Next in line to see the field is redshirt freshman Jalen Greene, a converted quarterback who became a receiver in fall camp. After that is true freshman Deontay Burnett. Both come from SC feeder school Serra, the football juggernaut that features eight players on the Trojan roster.

It’s going to be a busy recruiting weekend on campus, and Notre Dame hopes to show its best to a talented group of prospects. 

While the weather will be cooling off, the Irish recruiting efforts will be heating up. Notre Dame will welcome a large group of 2016 and 2017 recruits to campus, a signature weekend on the recruiting calendar.

Here are some of the prospects who’ll be on campus this weekend taking in the game.

Notre Dame commits:
Ian Book, QB
Tony Jones Jr., RB
Tommy Kraemer, OL
Julian Love, DB
Adetokunbo Ogundeji, DE
Spencer Perry, S
John Shannon, LS
Kevin Stepherson, WR
Cole Kmet, TE (2017)
Josh Lugg, OL (2017)

That group of Irish commits will likely make sure this talented crew of visitors is having a great time:

Brandon Burton, S
Damar Hamlin, CB
Daelin Hayes, LB
Khalid Kareem, DE
Jeffrey McCullouch, LB
Javon McKinley, WR
Ikenna Okeke, S
Tony Pride, CB
Devin Studstill, S

Hayes is just coming off a high-profile de-commitment from USC this week while Kareem no longer considers himself an Alabama commit. As spots in the Irish recruiting class fill up—especially in the secondary—it’ll be interesting if there’s a commitment or two to be had this weekend.

And In That Corner … The USC Trojans and turnover/touchdown-machine Sam Darnold

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Of Notre Dame’s six games thus far this season, none of the opponents were necessarily-known commodities. Georgia has moved into prime playoff positioning by now, but as of the season’s second week, the Bulldogs were simply a strong defense trying to keep a first-time starting freshman quarterback in the game. Four of the other five foes were also trotting out first-year starters, the not-so-vaunted Miami (OH) being the exception.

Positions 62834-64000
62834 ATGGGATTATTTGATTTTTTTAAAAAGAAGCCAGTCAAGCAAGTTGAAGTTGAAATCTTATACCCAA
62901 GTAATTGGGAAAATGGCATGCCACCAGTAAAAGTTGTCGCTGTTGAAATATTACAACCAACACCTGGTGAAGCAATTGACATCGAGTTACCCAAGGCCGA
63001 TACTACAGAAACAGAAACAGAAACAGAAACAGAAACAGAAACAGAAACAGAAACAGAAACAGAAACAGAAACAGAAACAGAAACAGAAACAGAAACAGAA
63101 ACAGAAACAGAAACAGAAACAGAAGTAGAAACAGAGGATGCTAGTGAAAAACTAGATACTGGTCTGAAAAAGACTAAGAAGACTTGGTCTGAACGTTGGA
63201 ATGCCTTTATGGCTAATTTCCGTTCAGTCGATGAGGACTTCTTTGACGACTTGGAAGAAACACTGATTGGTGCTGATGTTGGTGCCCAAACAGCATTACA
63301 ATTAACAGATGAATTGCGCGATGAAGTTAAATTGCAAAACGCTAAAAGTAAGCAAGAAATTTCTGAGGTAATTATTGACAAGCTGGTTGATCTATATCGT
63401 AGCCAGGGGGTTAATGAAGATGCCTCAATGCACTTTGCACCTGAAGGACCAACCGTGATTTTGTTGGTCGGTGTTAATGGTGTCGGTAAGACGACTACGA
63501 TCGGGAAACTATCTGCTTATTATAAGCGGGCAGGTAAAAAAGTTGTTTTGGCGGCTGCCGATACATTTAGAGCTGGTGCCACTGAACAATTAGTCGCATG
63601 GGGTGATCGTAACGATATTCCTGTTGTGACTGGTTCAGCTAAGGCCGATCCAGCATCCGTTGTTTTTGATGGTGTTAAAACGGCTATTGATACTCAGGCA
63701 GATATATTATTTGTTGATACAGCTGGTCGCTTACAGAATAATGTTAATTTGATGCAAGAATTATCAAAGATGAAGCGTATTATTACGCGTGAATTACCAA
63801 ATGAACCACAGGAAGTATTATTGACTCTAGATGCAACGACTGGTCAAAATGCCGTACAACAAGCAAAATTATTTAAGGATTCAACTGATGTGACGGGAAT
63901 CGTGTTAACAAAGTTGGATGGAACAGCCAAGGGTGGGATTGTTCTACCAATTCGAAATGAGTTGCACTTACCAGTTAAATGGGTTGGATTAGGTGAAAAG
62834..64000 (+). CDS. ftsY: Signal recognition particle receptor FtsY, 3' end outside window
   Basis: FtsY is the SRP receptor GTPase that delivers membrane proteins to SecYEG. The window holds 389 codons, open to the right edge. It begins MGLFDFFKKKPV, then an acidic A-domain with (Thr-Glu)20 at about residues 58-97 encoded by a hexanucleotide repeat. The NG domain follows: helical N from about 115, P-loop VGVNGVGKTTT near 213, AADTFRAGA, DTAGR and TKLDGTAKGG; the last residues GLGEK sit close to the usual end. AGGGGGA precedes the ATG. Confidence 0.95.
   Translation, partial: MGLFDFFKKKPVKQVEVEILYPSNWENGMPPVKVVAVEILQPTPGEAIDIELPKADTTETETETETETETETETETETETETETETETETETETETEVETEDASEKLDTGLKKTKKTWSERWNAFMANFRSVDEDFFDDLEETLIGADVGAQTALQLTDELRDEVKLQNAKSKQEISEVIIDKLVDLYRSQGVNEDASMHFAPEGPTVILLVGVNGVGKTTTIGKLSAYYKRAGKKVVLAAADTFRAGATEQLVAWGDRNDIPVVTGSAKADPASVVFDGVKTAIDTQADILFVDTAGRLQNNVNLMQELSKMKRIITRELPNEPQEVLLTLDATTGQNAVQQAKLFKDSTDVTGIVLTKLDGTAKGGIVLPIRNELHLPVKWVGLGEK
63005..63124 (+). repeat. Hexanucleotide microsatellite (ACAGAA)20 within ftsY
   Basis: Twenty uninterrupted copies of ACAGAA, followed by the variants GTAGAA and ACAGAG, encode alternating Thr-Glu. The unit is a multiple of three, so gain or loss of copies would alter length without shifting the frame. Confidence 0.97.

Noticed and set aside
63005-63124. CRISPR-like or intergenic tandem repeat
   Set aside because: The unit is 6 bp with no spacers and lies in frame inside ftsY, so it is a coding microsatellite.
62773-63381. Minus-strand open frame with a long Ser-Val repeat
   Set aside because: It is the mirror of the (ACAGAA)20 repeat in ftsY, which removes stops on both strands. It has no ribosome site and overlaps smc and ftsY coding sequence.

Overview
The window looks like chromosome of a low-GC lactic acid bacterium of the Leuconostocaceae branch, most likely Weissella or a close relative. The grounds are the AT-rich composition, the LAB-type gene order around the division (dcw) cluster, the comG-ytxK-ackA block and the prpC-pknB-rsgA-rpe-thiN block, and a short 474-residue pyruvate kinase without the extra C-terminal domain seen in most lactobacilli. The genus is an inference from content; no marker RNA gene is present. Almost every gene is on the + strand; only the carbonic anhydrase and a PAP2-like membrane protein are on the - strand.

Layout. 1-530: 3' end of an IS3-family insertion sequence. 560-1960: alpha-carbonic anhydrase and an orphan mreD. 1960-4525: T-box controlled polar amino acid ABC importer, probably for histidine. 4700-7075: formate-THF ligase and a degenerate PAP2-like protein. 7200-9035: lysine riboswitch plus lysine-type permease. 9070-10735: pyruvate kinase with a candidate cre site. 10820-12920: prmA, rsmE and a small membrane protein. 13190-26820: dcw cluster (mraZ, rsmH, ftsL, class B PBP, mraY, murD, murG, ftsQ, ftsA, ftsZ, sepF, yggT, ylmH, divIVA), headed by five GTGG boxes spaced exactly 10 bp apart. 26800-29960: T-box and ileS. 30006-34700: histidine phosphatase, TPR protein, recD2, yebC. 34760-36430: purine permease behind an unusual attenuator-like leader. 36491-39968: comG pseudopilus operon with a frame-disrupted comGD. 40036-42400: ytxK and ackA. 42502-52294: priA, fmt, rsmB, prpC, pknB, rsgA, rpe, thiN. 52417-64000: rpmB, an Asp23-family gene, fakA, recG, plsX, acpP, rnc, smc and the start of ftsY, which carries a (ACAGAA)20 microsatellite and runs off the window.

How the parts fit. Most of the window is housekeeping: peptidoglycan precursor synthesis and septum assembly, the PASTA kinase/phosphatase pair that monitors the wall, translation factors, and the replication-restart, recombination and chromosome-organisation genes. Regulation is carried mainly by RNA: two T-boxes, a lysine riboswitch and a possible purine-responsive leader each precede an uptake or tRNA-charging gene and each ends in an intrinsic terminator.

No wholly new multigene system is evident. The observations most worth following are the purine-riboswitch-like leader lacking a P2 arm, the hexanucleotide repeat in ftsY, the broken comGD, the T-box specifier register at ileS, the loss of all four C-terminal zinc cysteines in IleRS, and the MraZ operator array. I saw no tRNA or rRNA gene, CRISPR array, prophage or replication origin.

All that changes this weekend. No. 11 USC is clearly an oft-discussed team, both among Irish fans and all college football spectators. As is usually the case, the Trojans are led by a high-profile quarterback.

Those views come from far away, though. For a closer, perhaps more introspective perspective, let’s turn to Zach Helfand of The Los Angeles Times

DF: First off, how long have you been on the Trojans beat with The Los Angeles Times?

ZH: This is my second season filling the big shoes of Gary Klein, who moved to covering the Rams for us. I’ve covered USC basketball a bit longer. This will be my fourth basketball season.

I think I am legally required to start any USC conversation with junior quarterback Sam Darnold. His season may not have been as some predicted it would be, but it has certainly not been a failure. By a mile, he is the best passer the Irish secondary has seen to date, and that secondary is the defense’s primary vulnerability. How can Notre Dame limit Darnold’s effectiveness?

Yeah, this game will probably hinge on Darnold. If he plays like he did in the second half last week, USC can probably win. If he plays like he did the rest of the season, Notre Dame should be fine. For an opposing defense, the difference between great Darnold and average Darnold is usually a matter of two things. The first is the ability to disguise blitzes and coverages to give him a lot of different looks. Teams have had success with a mix of cover zero — bringing the house to test USC’s fairly pedestrian receiving corps —  and dropping eight into coverage, rushing three and limiting Darnold’s creativity and penchant for making high-risk, high-reward throws.

Secondly, defenses have had success when they’ve kept Darnold in the pocket and taken his legs out of the game. Darnold isn’t Louisville’s Heisman-winning Lamar Jackson, but he’s probably better than anyone in college at scrambling to extend passing plays. It’s his best weapon as a quarterback, I think. When he’s not moving, he’s usually not playing as well.

To my memory, Washington State succeeded in pressuring Darnold quite a bit in USC’s one loss. This past Friday night aside, the Cougars are a dynamic team. Was their success in that regard more a credit to them or a failing by the Trojans offensive line? Notre Dame’s defensive line has been an unexpected strength this year, thus making this question suddenly pertinent.

A little bit of both. Washington State’s pass rush is really good (I love Hercules Mata’afa.) and Cougars defensive coordinator Alex Grinch brought some very creative, very effective blitz packages. USC also lost three starting linemen that game and had to play two true freshman. That never helps.